- 30. Kudo G. Effect of snow-free duration on leaf life-span of four alpine plant species. Canadian Journal of Botany. 1992;70(8):1684–1688.
- 31. Kudo G. Relationships between Flowering Time and Fruit Set of the Entomophilous Alpine Shrub, Rhododendron aureum (Ericaceae), Inhabiting Snow Patches. American Journal of Botany. 1993;80(11):1300–1304
- 32. Hu LZ FM. Flora of China. Beijing, China: Science Press; 1994.
- 33. Liu Y-F, Xing M, Zhao W, Fan R-J, Luo S, et al. Genetic diversity analysis of Rhododendron aureum Georgi (Ericaceae) located on Changbai Mountain using ISSR and RAPD markers. Plant Systematics and Evolution. 2012;298(5):921–930.
- 34. Jianjun L, Ran D, Yudan T. Studies on the Characteristics of Seed Germination in Rhododendron chrysanthum Pall. The 3rd Global Botanic Gardens Congress. Wuhan, china2007. p. 160–163.
- 35. Yang X, Wu G. The strategy for conservation and sustainable utilization of biodiversity in Changbaishan Biosphere Reserve. Journal of Forestry Research. 1998;9(3):217–222.
- 36. Bassam BJ C-AG, Gresshoff PM Fast and sensitive silver staining of DNA in polyacrylamide gels. analytical biochemistry 1991;196:80–83. pmid:1716076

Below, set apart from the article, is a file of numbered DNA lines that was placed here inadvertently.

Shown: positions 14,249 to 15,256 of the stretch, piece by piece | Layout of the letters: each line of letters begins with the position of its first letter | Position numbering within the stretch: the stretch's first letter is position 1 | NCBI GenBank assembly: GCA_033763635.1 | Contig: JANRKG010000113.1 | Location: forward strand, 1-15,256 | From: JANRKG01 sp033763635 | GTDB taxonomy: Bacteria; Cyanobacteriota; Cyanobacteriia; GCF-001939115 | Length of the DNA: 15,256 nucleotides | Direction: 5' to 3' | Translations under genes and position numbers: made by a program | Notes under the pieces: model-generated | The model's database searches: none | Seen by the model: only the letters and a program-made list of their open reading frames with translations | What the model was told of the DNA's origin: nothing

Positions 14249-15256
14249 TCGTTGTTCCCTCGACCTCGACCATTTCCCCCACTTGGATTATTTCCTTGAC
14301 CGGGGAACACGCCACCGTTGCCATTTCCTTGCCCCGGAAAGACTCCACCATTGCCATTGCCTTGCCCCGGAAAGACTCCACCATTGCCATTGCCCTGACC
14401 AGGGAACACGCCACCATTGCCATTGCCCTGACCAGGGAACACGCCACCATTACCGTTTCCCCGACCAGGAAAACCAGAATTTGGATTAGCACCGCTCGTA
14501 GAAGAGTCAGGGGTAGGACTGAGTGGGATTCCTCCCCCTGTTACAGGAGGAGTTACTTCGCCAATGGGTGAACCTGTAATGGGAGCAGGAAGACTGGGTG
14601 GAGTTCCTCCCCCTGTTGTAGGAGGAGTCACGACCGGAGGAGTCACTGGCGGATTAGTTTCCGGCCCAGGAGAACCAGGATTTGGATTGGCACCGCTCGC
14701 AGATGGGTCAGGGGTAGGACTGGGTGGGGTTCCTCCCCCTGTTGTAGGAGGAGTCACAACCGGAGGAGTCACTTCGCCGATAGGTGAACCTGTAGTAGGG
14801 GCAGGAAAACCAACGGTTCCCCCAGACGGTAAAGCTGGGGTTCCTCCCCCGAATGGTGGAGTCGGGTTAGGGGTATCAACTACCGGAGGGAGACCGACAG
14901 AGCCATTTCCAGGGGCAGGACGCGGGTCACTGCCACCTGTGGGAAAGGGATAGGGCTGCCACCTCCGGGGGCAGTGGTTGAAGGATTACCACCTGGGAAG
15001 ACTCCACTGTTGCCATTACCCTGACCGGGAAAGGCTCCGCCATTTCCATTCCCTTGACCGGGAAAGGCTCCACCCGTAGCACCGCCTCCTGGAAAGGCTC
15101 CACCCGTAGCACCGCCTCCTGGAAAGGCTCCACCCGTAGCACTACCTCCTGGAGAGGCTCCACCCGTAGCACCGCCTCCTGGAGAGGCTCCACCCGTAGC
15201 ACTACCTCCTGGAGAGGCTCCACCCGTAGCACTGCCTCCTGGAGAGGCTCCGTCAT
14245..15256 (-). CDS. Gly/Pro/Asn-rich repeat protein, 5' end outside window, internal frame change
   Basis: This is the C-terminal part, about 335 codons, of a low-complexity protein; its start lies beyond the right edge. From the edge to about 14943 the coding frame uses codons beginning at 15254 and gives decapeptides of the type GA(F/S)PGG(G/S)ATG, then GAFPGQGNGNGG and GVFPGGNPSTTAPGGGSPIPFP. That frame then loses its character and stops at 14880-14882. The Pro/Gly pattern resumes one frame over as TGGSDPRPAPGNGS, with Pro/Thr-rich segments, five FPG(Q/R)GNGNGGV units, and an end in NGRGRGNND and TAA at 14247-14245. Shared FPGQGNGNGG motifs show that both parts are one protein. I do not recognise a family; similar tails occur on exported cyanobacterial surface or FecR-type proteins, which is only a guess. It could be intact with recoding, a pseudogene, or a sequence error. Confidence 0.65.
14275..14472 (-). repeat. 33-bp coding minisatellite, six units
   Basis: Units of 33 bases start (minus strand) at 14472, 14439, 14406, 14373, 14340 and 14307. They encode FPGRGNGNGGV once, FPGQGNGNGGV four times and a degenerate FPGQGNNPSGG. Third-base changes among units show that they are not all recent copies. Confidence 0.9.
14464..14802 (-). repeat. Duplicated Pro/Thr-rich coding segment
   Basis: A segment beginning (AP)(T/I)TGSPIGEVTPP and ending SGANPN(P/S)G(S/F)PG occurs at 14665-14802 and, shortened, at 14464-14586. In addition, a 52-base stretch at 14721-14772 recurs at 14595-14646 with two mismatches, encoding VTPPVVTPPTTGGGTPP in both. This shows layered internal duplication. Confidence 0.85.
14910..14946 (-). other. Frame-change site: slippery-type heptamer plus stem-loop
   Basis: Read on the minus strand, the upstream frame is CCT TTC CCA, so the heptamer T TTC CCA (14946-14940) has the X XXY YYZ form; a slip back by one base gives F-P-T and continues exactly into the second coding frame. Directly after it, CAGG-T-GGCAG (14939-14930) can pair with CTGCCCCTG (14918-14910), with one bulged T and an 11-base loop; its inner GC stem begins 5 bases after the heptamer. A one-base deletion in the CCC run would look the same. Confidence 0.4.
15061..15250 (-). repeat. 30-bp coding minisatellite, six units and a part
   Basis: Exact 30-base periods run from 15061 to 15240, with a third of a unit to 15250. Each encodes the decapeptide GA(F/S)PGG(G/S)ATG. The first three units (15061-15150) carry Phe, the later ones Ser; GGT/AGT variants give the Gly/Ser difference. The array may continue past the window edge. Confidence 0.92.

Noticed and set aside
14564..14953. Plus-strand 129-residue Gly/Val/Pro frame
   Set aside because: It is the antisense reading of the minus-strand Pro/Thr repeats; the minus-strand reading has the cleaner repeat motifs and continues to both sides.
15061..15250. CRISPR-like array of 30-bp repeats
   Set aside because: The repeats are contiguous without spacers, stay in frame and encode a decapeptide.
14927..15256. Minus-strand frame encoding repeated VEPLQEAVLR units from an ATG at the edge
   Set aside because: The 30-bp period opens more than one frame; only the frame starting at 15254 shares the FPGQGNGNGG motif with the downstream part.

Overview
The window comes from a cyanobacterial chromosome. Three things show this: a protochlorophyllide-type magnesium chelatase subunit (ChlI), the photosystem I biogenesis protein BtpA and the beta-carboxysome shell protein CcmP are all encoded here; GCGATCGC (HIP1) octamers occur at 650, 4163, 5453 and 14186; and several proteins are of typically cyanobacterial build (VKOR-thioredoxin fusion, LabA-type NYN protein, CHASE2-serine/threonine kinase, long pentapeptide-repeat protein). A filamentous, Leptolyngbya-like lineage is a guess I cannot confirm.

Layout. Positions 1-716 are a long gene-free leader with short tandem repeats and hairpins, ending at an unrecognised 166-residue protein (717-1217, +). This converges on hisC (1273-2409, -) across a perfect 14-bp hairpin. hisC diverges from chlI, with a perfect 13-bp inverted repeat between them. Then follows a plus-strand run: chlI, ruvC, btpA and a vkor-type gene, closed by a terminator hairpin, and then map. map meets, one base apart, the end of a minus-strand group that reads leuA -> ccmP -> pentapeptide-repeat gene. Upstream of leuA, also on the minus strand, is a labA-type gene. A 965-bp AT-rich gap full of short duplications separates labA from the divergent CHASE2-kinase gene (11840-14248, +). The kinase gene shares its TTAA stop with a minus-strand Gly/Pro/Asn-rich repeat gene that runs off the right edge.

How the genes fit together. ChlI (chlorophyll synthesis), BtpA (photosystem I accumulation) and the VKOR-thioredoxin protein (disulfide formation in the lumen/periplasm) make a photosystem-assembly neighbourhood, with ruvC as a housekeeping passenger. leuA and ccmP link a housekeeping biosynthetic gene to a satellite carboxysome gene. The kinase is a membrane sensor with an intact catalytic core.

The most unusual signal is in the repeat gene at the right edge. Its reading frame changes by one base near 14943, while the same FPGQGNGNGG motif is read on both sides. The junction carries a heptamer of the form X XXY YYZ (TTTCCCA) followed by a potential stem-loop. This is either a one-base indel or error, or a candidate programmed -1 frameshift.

- 37. Yeh F YR, Boyle T POPGENE, the user friendly shareware for population genetic analysis. Molecular Biology and Biotechnology Center, University of Alberta, Edmonton, Canada. Molecular Biology and Biotechnology Center, University of Alberta, Edmonton, Canada.1997.
- 38. RC L. The apportionment of human diversity. Evol Biol 1972;6: 388–398.
- 39. Vonlanthen B, Zhang X, Bruelheide H. Clonal structure and genetic diversity of three desert phreatophytes. Am J Bot. 2010;97(2):234–242. pmid:21622383.
- 40. Jiménez-Mejías P, Fernández-Mazuecos M, Amat ME, Vargas P. Narrow endemics in European mountains: high genetic diversity within the monospecific genusPseudomisopates(Plantaginaceae) despite isolation since the late Pleistocene. Journal of Biogeography. 2015;42(8):1455–1468.
- 41. Nei M. Estimation of average heterozygosity and genetic distance from a small number of individuals. genetics. 1978;89(3):583–590. pmid:17248844
- 42. Rohlf FJ. NTSYS-pc Numerical taxonomy and multivariance analysis system, version 2.02e. Exeter Software, Setauket, New York.1997.